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Two Safe Ways to Profit From the "Alibaba Shockwave Effect"

In the mid-1990s, I was fortunate to meet and start working with an Upstate New York money manager named Anthony M. Gallea.

The relationship began when I attended and wrote stories about some of the investment seminars he periodically held for prospective and existing clients. He then became a “source” for some of the investment stories I periodically wrote for Gannett Newspapers. And we ultimately collaborated on a pretty successful book about “Contrarian Investing” that was published by Prentice Hall.

Along the way, Tony shared some pretty important snippets of investing wisdom…

  • Featured Story

    The Companies Spending the Most on 2014 Sochi Olympics – And What They Really Gain

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    Around 23.7 million people watched prime-time coverage of the 2014 Sochi Olympics Tuesday night when U.S. snowboarder Shaun White missed on a third-straight gold medal for the halfpipe event, a 17% jump in viewership from a comparable night of the 2010 Vancouver Olympics.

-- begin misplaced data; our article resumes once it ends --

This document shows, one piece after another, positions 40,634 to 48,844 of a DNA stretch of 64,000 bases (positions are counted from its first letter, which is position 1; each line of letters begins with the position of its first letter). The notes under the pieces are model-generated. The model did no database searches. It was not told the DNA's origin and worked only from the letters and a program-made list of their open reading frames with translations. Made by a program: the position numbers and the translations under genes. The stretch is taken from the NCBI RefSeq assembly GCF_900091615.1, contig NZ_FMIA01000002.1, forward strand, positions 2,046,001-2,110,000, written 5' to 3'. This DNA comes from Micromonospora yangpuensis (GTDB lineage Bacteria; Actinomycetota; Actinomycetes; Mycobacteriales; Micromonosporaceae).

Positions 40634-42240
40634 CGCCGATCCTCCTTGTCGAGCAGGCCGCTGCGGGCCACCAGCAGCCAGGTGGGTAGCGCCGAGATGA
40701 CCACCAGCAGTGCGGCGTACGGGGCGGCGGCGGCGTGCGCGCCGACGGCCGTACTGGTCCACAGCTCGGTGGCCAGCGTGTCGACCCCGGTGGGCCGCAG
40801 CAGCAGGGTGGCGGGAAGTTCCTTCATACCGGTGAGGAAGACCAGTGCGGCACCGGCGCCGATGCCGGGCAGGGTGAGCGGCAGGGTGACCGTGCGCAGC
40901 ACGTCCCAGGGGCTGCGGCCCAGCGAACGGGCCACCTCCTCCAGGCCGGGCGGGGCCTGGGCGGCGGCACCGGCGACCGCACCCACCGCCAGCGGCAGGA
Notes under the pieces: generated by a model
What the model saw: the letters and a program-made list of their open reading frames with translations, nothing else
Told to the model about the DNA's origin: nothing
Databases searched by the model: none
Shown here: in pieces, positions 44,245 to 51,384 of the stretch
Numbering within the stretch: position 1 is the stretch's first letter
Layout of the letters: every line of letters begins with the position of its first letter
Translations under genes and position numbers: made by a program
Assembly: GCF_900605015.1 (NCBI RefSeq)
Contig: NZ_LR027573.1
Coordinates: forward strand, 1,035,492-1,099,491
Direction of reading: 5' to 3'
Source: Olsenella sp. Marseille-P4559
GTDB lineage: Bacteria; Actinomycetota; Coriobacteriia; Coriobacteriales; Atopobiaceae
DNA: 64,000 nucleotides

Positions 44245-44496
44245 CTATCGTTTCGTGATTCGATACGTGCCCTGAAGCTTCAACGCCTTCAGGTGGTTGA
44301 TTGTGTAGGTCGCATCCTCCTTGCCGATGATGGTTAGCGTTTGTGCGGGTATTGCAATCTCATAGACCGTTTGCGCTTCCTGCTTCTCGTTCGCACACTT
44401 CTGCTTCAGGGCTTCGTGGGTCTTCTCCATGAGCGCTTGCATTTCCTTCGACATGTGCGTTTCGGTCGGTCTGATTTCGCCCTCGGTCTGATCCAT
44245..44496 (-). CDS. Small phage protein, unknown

Those numbers are why advertisers compete for - and spend so much money on - attracting viewers' attention. 

    The International Olympic Committee (IOC) generated an estimated $1 billion in sponsorship revenue in the four-year cycle ending with the 2012 London Olympics.

    Olympic sponsors, who are organized into one of four categories - worldwide and tiers one, two, and three - are picking up most of the advertising tab. In London 2012, "top Olympic sponsors (TOP)" paid more than $100 million in cash and "value-in-kind" goods and services for the right to participate, with the next tier paying $40 million each.


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  • Olympic sponsors